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Pope meets with abuse victims, promises accountability for those who failed to protect minors

After meeting with five sex abuse victims in Philadelphia, Pope Francis told international bishops that the church owes them a debt of gratitude for bringing to light shameful crimes. “I am profoundly sorry. God weeps,” the pope said of sexual abuse. He called abuse victims “true heralds of hope and ministers of mercy.” The five were not all Catholic, and not all of them were victims of sexual abuse by priests. Some had been abused by a teacher or family member, the Vatican said. A spokesman later said that while previous such encounters had been with victims of abuse by clerics or other church personnel, this meeting had a “larger perspective.” UPDATE: Here is the text of the pope’s remarks

At final U.S. Mass, pope preaches openness and tender mercies

Pope Francis wound up his U.S. visit with a defense of the family as a place of “little miracles,” where gestures of compassion and tenderness often reflect true holiness. The pope also said the church needs to recognize that the Holy Spirit works in many settings and among many people, sometimes bypassing “officialdom and inner circles.” “To raise doubts about the working of the Spirit, to give the impression that it cannot take place in those who are not ‘part of our group’, who are not ‘like us’, is a dangerous temptation. Not only does it block conversion to the faith; it is a perversion of faith!” the pope said. The pope spoke at a Mass celebrated on a Philadelphia parkway before severa

Pope to bishops: Families need our support, not complaints and criticism

It’s become increasingly clear during his U.S. trip that Pope Francis is trying to get bishops on board in his quest for a church that is more merciful, less judgmental and closer to its people. That was the sub-theme at this morning’s encounter with international bishops attending the World Meeting of Families in Philadelphia. The topic was the modern family, which usually prompts a litany of problems from church leaders. Pope Francis began his talk by stating that the “foremost pastoral challenge” facing the bishops is to recognize the family as a gift. “For all the obstacles we see before us, gratitude and appreciation should prevail over concerns and complaints,” he said. The pope did ad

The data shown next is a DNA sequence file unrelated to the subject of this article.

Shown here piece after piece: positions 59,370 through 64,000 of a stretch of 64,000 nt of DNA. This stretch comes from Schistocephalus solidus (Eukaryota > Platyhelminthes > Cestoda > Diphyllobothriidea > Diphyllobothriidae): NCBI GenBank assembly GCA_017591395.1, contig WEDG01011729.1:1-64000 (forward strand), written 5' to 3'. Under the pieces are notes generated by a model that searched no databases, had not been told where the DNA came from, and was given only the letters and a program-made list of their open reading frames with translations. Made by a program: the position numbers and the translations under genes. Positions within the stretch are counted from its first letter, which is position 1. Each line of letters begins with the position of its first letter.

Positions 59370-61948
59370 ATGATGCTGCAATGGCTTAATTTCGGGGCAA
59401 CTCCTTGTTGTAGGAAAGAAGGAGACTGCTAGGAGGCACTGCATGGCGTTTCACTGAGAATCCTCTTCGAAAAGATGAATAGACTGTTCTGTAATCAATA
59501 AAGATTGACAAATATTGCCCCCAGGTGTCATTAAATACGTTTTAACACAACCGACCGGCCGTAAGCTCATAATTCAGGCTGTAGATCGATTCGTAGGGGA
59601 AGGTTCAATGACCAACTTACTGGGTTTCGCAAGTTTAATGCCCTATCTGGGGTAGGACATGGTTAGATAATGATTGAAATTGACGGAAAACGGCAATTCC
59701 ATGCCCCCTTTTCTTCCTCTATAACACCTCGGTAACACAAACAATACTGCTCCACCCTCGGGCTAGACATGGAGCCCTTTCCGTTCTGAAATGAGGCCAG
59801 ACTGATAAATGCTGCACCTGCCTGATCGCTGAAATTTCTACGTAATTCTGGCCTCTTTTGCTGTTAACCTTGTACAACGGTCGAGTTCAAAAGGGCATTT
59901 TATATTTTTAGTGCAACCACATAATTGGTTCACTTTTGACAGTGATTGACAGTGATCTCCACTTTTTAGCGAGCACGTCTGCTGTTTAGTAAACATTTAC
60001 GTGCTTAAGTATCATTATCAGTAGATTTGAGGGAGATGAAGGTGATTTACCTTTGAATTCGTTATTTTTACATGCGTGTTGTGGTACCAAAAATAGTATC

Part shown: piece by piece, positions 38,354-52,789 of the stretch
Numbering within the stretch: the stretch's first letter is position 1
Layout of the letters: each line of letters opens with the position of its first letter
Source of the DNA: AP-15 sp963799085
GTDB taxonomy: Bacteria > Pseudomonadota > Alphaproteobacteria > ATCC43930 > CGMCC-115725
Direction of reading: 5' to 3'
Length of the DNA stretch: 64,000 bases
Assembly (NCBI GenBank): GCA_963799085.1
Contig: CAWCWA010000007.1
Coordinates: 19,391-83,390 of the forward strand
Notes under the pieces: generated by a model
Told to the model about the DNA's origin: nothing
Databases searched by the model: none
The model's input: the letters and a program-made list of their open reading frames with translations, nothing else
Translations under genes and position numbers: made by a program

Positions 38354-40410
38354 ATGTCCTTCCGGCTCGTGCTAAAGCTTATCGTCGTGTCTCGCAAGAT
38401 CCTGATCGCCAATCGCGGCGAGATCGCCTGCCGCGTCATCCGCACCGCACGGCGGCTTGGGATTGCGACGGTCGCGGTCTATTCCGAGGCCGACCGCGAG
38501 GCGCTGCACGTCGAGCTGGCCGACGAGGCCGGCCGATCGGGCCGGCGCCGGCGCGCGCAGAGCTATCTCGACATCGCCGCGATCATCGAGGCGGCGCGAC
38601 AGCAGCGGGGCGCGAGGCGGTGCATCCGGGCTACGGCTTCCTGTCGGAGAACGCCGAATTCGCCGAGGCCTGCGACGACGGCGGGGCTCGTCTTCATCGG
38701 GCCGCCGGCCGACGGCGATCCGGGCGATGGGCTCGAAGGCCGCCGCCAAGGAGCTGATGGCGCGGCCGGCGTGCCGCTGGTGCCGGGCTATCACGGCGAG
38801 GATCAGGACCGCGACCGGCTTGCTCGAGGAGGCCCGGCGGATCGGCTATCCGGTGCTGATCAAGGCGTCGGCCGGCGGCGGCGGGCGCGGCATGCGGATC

Pope Francis’ somewhat different take on religious liberty

Well, that was interesting. At the official “religious freedom” event during his U.S. visit, Pope Francis never mentioned the U.S. bishops’ “Fortnight for Freedom” campaigns, nor their battles over alleged religious discrimination on Obamacare provisions and conscience protection issues. The bishops have certainly made this a priority. Here was Archbishop William E. Lori last June asking the faithful to support their efforts: “Religious institutions in the United States are in danger of losing their freedom to hire for mission and their freedom to defend the family…. Endangered is the freedom of church ministries to provide employee benefits and to provide adoptions and refugee services in a

In Philadelphia, pope pays tribute to a native saint

Pope Francis today paid tribute to Philadelphia’s own Saint Katharine Drexel, who as a young heiress used her fortune to build missions and schools for the poor. Celebrating Mass in the Philadelphia cathedral shortly after his arrival in the city on Saturday, the pope said the story of Katharine Drexel held a lesson for the way the church should challenge people. While touring Europe in 1887, Drexel met with Pope Leo XIII and asked for more missionaries to Native Americans. Pope Leo responded pointedly, “What about you? What are you going to do?” Later that year Drexel made an extended visit to Indian missions in the western United States. She eventually founded an order of sisters, using he

At the United Nations, the pope ‘makes it personal’ on war, economics and the environmen

In the middle of his address to the United Nations today, Pope Francis called international leaders to an “examination of conscience.” In every situation of conflict, he said, “real human beings take precedence over partisan interests, however legitimate the latter may be.” “In wars and conflicts there are individual persons, our brothers and sisters, men and women, young and old, boys and girls who weep, suffer and die. Human beings who are easily discarded when our only response is to draw up lists of problems, strategies and disagreements,” he said. These few lines encapsulate the pope’s entire outlook, whether in international affairs or in the way the church conducts its mission. It is